Originally posted by FreakyKBH
So next year at tax time, does Schneiderman have to claim the $15,000 "donation" he received from Obama to investigate Trump University as income?
Can Obama claim the 15 G's as a business deduction?
How does that work, exactly?
Any tax people herein?
Accusations from the Donald normally are reality challenged:
As for Trump’s claim that Schneiderman met with Obama and then “got a campaign contribution,” it’s pure fantasy.
In 2010, three years before Schneiderman sued Trump, and five years before Trump announced he was running for president, Schneiderman was running for state attorney general in New York. In October 2010, Schneiderman’s campaign received two separate contributions from lawyers at a California law firm, Robbins Geller Rudman & Dowd. One donation, for $5,000, came from partner Michael Dowd. Another contribution, for $10,000, came from Patrick Daniels, also a partner.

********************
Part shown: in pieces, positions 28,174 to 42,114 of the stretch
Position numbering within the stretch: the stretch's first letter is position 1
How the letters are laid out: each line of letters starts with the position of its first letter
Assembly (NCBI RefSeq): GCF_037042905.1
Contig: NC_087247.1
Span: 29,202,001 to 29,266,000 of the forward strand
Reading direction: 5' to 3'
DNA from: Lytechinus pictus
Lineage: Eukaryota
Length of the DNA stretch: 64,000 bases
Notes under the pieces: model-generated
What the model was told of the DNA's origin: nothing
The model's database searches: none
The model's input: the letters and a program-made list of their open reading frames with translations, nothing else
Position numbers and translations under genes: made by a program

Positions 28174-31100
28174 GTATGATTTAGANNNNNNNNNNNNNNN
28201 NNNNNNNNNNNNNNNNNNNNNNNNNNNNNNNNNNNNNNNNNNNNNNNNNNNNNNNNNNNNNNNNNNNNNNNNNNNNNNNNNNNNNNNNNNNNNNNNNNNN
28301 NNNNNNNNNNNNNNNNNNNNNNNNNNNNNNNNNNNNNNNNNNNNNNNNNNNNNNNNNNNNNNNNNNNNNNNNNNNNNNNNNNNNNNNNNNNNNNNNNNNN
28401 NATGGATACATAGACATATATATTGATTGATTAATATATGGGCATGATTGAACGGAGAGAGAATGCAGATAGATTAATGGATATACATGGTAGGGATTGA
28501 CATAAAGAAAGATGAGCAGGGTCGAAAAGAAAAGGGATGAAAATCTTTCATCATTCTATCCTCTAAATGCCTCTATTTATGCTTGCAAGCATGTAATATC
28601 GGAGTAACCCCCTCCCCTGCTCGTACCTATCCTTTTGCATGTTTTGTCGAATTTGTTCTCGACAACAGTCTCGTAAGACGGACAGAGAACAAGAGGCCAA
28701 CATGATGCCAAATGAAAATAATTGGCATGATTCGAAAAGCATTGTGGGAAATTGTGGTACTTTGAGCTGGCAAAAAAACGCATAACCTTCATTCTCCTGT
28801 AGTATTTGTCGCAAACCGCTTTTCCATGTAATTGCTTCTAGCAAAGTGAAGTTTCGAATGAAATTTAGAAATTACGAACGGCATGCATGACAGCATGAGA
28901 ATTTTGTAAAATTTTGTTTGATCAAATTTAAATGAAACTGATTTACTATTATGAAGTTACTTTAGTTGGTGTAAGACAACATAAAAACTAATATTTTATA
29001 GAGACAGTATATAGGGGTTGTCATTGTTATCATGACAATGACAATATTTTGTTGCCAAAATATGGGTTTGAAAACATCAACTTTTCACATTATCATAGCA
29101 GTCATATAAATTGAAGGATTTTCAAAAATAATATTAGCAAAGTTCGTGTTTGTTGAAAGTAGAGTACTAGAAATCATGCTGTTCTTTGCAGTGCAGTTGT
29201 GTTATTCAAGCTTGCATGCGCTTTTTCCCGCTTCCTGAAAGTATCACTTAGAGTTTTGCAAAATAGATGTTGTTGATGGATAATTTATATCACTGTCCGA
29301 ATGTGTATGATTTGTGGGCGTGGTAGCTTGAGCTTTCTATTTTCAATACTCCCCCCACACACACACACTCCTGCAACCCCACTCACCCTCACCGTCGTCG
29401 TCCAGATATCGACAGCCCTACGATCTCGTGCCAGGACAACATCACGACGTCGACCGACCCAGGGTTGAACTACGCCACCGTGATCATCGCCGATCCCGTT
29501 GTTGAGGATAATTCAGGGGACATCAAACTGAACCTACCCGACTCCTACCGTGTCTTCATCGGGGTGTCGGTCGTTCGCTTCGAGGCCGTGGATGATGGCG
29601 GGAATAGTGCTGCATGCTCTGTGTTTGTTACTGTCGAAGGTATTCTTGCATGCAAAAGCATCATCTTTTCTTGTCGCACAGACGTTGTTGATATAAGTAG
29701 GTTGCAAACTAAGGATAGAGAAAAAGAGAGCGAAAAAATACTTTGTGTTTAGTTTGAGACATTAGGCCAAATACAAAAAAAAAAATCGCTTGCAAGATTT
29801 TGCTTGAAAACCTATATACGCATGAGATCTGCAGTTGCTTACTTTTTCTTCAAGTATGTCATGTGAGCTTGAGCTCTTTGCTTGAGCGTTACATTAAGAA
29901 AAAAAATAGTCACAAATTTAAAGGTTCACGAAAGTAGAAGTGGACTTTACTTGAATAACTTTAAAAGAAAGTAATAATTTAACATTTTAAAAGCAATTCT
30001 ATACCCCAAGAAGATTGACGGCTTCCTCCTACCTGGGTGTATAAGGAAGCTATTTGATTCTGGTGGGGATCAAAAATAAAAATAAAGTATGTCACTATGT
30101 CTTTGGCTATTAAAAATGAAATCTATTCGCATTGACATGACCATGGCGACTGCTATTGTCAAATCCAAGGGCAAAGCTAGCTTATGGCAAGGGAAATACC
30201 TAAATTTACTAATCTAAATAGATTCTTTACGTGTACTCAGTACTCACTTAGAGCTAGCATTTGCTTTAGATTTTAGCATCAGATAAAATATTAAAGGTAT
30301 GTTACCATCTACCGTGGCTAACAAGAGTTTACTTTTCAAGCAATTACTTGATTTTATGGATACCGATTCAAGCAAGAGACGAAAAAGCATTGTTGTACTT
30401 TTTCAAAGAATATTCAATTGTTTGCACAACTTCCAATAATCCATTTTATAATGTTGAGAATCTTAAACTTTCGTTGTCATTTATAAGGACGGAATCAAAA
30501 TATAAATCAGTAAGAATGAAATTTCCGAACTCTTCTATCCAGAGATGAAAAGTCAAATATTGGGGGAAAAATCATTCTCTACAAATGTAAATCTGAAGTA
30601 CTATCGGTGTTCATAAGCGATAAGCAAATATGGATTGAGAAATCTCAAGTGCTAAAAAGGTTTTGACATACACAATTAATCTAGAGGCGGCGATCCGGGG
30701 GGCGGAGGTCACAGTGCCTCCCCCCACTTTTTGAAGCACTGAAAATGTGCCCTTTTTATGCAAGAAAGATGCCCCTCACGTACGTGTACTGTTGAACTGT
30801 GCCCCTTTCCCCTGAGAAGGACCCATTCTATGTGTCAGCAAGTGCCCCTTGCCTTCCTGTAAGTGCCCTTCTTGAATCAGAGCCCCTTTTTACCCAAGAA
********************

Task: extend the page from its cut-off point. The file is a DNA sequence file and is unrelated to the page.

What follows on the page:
Six months earlier, in April, Robbins Geller Rudman and another California law firm jointly filed a class-action suit in California on behalf of customers who said they’d been defrauded by Trump University. At the time, Trump wasn’t a candidate for president, Schneiderman wasn’t attorney general and Gonzalo Curiel wasn’t the judge in the case. In fact, Curiel wouldn’t be appointed to the federal bench until 2012, two years after Trump’s case got underway in California.
How Trump leapt from these facts all the way to a secret payoff meeting between Schneiderman and Obama is vintage Trump. It’s as if he took all the things that happened over a six-year period, compressed them into one day and poured them into an extremely implausible John Grisham novel.
Amusingly, Trump donated $12,500 to Schneiderman’s campaign in 2010.